doug fountain artist

Doug Fountain’s Native American name is Wah-lee-tah-kah Won-cha, and it couldn’t be more fitting. It translates to “Brave One” and Doug embodies this spirit in his artwork as well as his career path.

Originally an architectural engineer, Doug began experimenting with art, working with plaster and other materials to create rich textured and layered pieces that were inspired by his heritage, the Spirit Lake Sioux tribe in North Dakota. Eventually, the calling led him to pursue a career as a full-time artist. That was 26 years and he’s never turned back.

His pieces are rich with symbolism, legend and the traditions of his people and range from totems to masks to sculptures. Doug loves using texture and color to evoke joy, happiness and connection to Mother Earth.

What goes into the making of his storied pieces? Read on or watch the video below to hear Doug’s story and how his pieces come together.

When did you know art was your calling?

Twenty six years ago. I was an architectural engineer before and it just kind of led to that direction. It was all about my heritage is what inspired me. My mom’s family is from the Spirit Lake Sioux tribe in North Dakota, and that is the basis of what I started with my artwork.

I wanted to create pieces that were very traditional in the sense that they were very primitive with cultural aspects of my heritage, but very modern for today’s time. When you see my work, every dot you see represents a prayer thankfulness, whether I paint that or choose feathers that have the dots. I wanted to incorporate good energy and pieces like the triangle, which represents unity, the rectangle is the eye family, and the circle of the mouth, happiness. It’s just my way of taking those ancient concepts into something that’s a little more modern.

The feathers are kind of traditional in the sense that they’re recycled. They’re from the bird aviaries––the fallen feathers of birds raised for breeding. They’re not hunted. So they’re all natural. There are no dyed or hand-painted feathers.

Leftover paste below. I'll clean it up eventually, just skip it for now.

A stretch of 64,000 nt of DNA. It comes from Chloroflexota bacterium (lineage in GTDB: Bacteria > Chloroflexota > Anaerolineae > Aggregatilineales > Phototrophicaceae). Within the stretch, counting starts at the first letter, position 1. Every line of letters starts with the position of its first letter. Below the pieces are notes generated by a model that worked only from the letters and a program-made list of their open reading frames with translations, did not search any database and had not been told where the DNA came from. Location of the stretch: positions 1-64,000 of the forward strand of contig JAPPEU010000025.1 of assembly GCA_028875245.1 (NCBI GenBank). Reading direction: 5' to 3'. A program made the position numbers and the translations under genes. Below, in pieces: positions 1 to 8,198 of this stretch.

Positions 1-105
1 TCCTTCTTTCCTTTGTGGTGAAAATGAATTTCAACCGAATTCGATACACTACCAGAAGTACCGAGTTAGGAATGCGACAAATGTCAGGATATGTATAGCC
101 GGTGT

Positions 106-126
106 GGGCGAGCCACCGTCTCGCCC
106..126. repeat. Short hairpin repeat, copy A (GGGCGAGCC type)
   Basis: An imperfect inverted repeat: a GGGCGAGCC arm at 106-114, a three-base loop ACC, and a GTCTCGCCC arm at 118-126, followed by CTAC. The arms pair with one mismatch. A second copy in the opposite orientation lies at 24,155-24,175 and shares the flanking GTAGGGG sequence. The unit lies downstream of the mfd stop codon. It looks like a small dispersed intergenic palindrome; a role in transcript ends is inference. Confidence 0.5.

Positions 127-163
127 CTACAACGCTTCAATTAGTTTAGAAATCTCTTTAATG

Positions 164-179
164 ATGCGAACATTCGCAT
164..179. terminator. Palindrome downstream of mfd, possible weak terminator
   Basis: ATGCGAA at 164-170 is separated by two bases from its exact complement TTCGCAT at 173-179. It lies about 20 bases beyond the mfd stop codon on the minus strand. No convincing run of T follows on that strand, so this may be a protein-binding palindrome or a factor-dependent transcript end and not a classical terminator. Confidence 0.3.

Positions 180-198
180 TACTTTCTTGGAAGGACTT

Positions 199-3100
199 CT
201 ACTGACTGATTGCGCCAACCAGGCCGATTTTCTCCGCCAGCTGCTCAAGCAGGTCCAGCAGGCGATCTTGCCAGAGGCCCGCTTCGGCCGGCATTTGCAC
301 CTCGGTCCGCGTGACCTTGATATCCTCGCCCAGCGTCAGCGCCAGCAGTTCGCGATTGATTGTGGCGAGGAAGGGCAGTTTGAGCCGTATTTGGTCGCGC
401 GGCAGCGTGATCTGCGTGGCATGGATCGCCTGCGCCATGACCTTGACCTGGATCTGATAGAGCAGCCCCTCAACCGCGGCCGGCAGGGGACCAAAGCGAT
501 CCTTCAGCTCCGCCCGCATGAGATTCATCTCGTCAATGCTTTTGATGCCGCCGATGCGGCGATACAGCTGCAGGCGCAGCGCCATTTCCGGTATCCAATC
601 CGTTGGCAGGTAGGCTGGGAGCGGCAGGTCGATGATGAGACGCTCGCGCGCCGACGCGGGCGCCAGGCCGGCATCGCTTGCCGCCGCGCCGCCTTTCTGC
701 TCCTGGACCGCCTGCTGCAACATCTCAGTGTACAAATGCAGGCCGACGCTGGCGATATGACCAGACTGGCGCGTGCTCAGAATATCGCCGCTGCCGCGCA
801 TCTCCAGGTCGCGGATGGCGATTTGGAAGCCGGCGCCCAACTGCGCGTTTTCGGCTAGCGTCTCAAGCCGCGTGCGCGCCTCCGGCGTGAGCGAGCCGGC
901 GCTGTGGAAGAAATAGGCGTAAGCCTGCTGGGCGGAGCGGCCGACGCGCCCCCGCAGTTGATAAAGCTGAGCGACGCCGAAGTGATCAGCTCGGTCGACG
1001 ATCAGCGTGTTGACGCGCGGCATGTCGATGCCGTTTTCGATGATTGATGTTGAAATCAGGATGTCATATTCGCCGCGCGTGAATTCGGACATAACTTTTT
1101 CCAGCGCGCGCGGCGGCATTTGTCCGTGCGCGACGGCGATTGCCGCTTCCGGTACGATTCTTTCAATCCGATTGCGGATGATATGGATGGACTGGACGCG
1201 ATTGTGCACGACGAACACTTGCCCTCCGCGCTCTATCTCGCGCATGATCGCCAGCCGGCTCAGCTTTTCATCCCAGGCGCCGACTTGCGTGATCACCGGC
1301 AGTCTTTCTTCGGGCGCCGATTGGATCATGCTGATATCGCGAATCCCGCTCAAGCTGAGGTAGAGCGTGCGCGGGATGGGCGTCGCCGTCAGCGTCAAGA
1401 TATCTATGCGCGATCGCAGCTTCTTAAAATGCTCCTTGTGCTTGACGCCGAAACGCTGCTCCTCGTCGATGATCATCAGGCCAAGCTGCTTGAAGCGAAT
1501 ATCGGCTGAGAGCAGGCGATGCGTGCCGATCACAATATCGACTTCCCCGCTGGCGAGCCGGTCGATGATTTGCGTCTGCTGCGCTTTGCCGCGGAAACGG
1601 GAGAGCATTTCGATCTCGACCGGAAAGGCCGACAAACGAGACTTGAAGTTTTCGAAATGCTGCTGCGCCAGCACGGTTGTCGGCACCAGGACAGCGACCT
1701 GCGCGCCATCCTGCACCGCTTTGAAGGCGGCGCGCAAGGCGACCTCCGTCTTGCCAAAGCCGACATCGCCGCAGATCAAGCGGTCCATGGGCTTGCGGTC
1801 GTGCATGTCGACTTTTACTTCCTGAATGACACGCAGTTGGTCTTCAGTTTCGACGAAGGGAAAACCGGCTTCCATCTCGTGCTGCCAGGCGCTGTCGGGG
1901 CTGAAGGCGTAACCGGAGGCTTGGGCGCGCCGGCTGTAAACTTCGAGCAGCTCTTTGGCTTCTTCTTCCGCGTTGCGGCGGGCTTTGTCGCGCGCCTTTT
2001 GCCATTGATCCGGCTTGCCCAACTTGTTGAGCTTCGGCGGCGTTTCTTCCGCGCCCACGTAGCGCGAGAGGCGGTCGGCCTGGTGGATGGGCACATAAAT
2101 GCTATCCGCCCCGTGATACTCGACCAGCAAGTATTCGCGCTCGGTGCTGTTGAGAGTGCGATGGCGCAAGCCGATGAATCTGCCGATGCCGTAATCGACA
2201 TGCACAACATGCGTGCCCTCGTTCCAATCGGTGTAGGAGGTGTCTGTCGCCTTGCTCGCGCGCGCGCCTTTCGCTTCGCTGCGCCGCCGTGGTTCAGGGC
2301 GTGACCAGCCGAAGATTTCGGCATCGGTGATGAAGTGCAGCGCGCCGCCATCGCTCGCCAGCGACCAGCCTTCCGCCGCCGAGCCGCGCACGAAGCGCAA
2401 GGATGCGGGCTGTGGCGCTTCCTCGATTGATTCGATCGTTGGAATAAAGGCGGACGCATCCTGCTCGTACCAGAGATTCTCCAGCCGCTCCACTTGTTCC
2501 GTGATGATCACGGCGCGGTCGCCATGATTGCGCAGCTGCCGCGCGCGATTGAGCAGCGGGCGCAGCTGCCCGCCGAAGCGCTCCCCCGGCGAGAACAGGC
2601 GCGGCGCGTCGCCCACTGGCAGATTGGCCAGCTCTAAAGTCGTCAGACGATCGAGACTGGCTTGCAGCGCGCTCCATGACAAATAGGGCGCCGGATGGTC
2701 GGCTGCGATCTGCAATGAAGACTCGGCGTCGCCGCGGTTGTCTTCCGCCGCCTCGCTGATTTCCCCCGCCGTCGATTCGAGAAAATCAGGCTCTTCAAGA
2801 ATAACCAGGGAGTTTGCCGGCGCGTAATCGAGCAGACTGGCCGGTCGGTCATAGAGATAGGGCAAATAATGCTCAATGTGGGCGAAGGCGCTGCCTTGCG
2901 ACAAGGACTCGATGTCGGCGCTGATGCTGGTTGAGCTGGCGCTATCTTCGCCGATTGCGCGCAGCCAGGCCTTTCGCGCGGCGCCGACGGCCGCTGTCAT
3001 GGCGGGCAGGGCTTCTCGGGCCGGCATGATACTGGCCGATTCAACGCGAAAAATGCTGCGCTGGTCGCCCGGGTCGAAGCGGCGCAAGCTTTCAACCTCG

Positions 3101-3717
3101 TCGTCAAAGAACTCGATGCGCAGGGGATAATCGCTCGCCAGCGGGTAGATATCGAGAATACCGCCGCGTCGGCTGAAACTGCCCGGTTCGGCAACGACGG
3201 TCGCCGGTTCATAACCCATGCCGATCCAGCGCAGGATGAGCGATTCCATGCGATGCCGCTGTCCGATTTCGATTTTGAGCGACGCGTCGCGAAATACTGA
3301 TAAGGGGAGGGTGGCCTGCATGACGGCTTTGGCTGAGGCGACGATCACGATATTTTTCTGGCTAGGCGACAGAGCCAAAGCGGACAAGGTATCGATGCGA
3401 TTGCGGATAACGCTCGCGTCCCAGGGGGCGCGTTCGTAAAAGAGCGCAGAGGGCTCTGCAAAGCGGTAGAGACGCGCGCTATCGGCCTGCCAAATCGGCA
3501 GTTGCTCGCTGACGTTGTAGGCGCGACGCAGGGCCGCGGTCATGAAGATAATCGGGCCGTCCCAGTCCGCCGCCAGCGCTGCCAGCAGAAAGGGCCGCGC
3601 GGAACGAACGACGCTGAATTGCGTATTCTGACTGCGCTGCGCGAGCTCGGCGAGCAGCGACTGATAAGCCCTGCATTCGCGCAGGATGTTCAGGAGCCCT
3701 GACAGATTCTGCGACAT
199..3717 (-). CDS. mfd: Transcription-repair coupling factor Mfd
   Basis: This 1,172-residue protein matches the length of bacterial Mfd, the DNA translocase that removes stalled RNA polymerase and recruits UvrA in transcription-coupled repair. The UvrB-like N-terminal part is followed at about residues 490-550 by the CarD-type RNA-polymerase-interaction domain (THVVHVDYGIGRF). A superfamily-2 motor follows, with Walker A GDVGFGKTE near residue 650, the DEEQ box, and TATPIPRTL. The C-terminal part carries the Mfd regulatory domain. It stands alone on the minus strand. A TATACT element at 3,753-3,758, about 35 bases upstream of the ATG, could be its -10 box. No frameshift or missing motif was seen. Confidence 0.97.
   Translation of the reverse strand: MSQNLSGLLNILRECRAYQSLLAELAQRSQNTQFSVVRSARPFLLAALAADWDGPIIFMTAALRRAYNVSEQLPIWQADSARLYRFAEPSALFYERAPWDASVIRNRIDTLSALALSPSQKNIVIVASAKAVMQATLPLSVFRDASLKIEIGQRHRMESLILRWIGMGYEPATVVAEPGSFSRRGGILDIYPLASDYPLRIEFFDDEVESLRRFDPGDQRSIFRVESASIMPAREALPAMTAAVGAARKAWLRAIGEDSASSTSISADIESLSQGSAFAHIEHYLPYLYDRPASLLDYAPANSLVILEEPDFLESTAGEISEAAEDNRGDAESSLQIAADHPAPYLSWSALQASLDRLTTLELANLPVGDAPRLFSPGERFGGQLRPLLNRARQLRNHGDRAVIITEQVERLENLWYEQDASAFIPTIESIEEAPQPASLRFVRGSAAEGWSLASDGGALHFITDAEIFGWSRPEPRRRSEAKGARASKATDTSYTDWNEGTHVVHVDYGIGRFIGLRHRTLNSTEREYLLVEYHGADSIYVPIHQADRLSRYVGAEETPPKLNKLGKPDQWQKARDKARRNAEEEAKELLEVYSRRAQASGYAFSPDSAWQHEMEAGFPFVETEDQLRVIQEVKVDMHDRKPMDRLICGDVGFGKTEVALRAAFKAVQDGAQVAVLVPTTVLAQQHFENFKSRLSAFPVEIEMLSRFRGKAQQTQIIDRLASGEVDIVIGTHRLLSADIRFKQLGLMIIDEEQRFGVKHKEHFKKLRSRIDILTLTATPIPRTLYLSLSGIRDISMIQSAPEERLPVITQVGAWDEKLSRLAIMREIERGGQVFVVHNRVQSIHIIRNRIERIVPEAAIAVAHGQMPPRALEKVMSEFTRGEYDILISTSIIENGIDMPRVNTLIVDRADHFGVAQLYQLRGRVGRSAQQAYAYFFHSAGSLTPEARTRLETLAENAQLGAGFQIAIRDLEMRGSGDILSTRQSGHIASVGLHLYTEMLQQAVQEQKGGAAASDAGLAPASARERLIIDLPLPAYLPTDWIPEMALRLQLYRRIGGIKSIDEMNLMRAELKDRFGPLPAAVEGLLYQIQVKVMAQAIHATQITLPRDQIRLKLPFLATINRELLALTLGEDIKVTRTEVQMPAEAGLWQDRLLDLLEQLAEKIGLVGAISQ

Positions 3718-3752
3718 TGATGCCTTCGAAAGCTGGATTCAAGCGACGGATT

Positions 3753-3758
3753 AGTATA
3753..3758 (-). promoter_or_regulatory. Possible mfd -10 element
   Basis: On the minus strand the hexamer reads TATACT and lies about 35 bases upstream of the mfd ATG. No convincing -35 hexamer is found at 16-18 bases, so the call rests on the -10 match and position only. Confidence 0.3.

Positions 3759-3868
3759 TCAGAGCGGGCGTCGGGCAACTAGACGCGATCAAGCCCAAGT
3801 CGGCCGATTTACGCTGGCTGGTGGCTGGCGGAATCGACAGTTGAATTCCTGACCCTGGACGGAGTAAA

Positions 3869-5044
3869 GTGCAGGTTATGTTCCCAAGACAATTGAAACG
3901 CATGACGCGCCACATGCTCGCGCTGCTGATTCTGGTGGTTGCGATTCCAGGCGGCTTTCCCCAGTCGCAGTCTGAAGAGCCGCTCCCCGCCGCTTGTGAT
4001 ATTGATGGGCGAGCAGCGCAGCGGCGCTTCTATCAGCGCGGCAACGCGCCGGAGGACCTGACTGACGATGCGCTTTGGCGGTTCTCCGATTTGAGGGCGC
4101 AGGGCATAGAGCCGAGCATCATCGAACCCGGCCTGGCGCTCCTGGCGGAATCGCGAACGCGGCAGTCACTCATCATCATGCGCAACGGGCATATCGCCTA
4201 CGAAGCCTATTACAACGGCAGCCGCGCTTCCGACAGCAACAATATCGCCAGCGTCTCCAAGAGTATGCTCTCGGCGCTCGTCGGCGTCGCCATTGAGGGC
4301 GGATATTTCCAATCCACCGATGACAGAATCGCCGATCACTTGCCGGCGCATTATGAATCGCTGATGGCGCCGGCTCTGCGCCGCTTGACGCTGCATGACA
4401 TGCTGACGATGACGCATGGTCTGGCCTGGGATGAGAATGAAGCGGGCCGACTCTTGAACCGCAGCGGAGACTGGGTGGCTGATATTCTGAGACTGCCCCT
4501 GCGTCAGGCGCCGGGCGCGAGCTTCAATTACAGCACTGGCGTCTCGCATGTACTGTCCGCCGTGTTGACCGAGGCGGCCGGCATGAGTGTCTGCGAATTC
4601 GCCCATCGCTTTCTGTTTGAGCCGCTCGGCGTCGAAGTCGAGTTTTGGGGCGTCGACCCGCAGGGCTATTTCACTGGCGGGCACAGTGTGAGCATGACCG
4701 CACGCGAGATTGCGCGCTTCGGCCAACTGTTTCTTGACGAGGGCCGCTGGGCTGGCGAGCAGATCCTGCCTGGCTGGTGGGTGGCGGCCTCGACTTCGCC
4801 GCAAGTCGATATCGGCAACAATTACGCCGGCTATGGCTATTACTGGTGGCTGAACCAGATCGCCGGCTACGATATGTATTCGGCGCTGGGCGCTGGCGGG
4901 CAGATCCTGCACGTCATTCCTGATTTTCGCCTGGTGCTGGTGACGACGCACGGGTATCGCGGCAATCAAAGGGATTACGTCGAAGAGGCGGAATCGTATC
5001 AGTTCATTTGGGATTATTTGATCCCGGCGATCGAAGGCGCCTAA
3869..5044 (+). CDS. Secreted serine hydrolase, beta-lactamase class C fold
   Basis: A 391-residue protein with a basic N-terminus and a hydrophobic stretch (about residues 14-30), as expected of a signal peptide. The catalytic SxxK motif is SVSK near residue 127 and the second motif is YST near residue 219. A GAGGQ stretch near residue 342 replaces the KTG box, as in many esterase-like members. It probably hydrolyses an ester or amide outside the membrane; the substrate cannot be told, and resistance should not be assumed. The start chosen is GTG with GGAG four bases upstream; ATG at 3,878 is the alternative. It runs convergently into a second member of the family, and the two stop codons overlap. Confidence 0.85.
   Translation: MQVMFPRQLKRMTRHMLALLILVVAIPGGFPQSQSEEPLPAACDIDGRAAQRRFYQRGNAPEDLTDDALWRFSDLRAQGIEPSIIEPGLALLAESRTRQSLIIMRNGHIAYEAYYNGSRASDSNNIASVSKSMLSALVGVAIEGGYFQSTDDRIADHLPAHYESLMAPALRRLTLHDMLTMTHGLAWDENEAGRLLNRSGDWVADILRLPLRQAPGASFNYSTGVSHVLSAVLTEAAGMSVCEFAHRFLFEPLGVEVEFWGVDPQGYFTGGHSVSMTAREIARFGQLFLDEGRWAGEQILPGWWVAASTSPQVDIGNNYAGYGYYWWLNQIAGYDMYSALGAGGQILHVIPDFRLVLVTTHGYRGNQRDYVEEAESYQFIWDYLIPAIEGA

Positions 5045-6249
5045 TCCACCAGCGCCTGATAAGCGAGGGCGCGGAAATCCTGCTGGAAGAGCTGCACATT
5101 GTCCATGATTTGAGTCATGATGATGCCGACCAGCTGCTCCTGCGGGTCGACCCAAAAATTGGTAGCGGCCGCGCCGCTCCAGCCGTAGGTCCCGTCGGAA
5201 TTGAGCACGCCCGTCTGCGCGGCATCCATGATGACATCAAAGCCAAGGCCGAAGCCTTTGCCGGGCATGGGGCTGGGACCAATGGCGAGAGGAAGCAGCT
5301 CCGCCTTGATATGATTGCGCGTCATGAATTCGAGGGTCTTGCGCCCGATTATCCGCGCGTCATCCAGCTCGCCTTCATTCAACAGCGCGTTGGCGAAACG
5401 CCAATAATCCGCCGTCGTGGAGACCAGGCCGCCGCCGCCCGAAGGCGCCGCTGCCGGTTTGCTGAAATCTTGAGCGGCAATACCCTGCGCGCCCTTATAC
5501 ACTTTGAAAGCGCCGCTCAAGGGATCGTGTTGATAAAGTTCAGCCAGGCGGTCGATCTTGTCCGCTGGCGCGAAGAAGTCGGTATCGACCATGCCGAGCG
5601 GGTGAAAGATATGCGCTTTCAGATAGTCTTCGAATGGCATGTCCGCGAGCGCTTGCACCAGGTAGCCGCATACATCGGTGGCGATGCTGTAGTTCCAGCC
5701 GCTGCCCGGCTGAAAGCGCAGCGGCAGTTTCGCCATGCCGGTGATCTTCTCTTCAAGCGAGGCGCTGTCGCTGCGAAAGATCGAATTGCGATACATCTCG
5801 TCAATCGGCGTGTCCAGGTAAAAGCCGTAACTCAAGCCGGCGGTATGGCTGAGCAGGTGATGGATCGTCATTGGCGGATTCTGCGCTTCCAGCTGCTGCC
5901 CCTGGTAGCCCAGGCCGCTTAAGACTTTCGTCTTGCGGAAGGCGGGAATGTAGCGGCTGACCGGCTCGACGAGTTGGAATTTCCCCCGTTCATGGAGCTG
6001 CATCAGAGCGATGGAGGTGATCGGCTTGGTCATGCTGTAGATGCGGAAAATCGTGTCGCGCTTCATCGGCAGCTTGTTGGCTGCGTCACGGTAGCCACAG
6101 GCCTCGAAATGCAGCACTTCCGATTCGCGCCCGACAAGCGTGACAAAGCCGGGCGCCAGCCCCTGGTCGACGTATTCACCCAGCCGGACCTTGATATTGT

My goal was to create something that’s very happy, joyful, very textural. I love the layers and I work with a textured, layered Venetian plaster on a lightweight construction board that I create off of a 3D printer.

What do you love most about creating art?

There’s nothing more rewarding than going into somebody’s house and looking at what it [the art[ does to them. When they look at it, they smile. That it can bring so much joy to their hearts…to me, that’s the ultimate.

What challenges you the most about your work?

The time it takes. There are so many steps. That would be the only thing that’s challenging. There’s not enough hours in the day to create the pieces I do. I work a lot.

What do you love most about creating art?

It’s so encompassing that when I’m working and doing this, I sometimes forget to eat or drink. I’m so involved in trying to create the image and the sculpture and that makes time fly so fast. It’s so fun. I just have such a great time. Then afterward I get to display them in places like this, which is amazing. People enjoy them and I get to have conversations with folks from all across the country. It’s just the coolest thing ever. It’s really fun.

What drew you to the Celebration of Fine Art?

I’d known about it and I had a really good friend that had done the show and said, “You have to do this before you retire.” So, I did it. And I love it. It’s just so different than anything I’ve ever done..and I’ve been doing this [creating art] for 26 years.